HausHitli stakes its claim as the oldest vegetarian restaurant not only in Zurich, but all of in Europe (think 1898), but its lively setting is anything but antique. Join the buffet line to choose among 100 tasty treats (no Spartan lineup of legumes, this), then linger weekends as it morphs into a music club.
Primp for an elegant supper at Zunfthaus zur Waag, on a site where a restaurant has existed since 1315 to serve the local guild of hatters. Today its fourth-generation owner excels in classic local favorites, from tender veal to venison with pears and Brussels sprouts aside spaetzle noodles. Start the party with roast duck liver in apple sauce. And don’t forego dessert, especially if it’s an exquisite plum tart abetted by vanilla ice cream and caramel sauce. Stroll off the calories along neighboring Bahnhofstrasse, the Fifth Avenue of town.
Strolling from the train station, peek into the Swiss National Museum, whose fake-Gothic castle contains lodes of history. The Kunsthaus Art Museum celebrates the bold-name masters, starting with Rodin’s “Gates of Hell” on to Rubens, Rembrandt and Warhol, climaxing in two of Monet’s most pensive water lilies. The artists of tomorrow? Find them in the happening Zurich West ’hood, hotbed of all things avant.
Lovely Lucerne, an hour distant, (the excellent-value Swiss Travel Pass allows unlimited travel by train, tram, bus and boat) didn’t get the Reformation message. It remains a Catholic city, showcasing churches such as Hofkirche, a sweet Baroque beauty, and cozy St.-Peterskapelle, near the medieval Kornmarkt district, where ancient walls brim with historic frescoes.
Spanning the river flowing into Lake Lucerne are two covered bridges, twin symbols of the city. Each boasts a series of 17th-century roof panels—one, detailing Swiss history (yup, there’s William Tell) and the other, a cautionary lesson led by a dancing skeleton. Paintings of a modern thrust are celebrated in Sammlung Rosengart, boasting an entire floor of Picassos (including one commissioned by Mr. Rosengart of his daughter) and upstairs, Chagall, Matisse, Miro and more.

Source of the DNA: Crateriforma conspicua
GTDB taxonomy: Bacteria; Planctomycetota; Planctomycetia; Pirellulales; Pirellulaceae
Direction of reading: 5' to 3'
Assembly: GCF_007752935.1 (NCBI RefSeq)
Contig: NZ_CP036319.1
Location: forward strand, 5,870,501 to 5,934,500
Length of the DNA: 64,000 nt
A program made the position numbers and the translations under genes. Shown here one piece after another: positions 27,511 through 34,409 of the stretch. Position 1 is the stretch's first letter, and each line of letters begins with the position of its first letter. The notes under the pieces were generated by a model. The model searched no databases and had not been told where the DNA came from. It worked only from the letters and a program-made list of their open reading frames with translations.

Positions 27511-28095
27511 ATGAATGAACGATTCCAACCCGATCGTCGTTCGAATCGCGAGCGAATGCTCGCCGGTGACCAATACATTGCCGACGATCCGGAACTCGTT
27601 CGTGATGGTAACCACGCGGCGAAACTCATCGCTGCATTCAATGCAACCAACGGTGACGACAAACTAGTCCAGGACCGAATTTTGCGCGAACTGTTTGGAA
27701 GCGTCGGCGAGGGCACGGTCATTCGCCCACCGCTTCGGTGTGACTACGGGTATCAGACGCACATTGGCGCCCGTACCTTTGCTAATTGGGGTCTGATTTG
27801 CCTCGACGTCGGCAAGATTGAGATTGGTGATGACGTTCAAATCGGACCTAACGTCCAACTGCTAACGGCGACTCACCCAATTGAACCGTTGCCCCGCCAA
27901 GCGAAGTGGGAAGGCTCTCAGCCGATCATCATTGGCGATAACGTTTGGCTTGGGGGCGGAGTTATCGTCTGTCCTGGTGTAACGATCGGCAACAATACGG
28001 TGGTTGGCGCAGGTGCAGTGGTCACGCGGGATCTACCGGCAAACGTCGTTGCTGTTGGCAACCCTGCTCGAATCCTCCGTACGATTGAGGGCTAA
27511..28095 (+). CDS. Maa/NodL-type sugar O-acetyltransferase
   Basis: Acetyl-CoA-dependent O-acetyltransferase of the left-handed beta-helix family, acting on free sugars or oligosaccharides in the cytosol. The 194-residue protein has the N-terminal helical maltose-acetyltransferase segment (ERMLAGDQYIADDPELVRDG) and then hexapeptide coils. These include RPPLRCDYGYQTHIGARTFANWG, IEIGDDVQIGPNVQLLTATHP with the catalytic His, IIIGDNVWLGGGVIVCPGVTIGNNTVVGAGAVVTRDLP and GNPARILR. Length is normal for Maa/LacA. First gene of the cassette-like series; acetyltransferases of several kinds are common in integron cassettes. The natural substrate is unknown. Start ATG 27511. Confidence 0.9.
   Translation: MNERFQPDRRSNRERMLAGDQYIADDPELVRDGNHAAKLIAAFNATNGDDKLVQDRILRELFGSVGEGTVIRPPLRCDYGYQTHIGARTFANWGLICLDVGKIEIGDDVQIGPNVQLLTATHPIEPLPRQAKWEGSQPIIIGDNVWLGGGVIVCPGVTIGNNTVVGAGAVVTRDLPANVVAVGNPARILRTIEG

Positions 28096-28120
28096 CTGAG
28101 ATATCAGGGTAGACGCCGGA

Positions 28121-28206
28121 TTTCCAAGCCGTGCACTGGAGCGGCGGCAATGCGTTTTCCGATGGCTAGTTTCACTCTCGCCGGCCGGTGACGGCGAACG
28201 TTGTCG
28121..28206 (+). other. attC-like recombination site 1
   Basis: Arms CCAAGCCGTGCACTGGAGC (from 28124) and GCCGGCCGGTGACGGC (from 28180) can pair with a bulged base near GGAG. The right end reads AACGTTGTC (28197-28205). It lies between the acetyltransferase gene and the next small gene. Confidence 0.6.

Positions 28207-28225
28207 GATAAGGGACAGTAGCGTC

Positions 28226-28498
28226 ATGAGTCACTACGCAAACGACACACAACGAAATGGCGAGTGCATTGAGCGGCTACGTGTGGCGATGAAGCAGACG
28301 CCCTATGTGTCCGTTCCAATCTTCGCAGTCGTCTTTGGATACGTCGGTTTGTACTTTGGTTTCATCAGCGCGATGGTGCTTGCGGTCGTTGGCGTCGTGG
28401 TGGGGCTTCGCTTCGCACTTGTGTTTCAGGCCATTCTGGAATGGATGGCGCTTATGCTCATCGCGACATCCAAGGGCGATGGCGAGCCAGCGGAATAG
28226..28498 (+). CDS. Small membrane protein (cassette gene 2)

The river tumbles into Lake Lucerne, where the newly-launched MS Diamant offers boat tours—ours, supplemented by a traditional winter dinner feast called raclette. Diners DIY it by scraping aromatic melting cheese over a hill of boiled potatoes. Add a gherkin pickle to clear your palate, then go back for more.
Pilgrims—either the pious, to visit the amazing Benedictine monastery, or athletic, keen to hike or ski the surrounding peaks—board trains for the hour’s jaunt to Einsiedeln, whose massive monastery dominates the tiny town. The breathtaking Baroque showpiece climaxes in a chapel dedicated to the famed Black Madonna, dressed for success in gilded couture. Daily, its monks offer Gregorian chants, and in summer, weekly organ concerts. (BTW, Zwingli served two years here before heading off to Zurich.) The monks’ Rococo library clasps priceless tomes such as the illuminated parchment volume created right here in 950 A.D. Break the short stroll back to the train station with a stop at the gingerbread bakery (and museum of past baking tools) just off the main drag to meet the ninth-generation bakers and sample why they continue to wow their customers.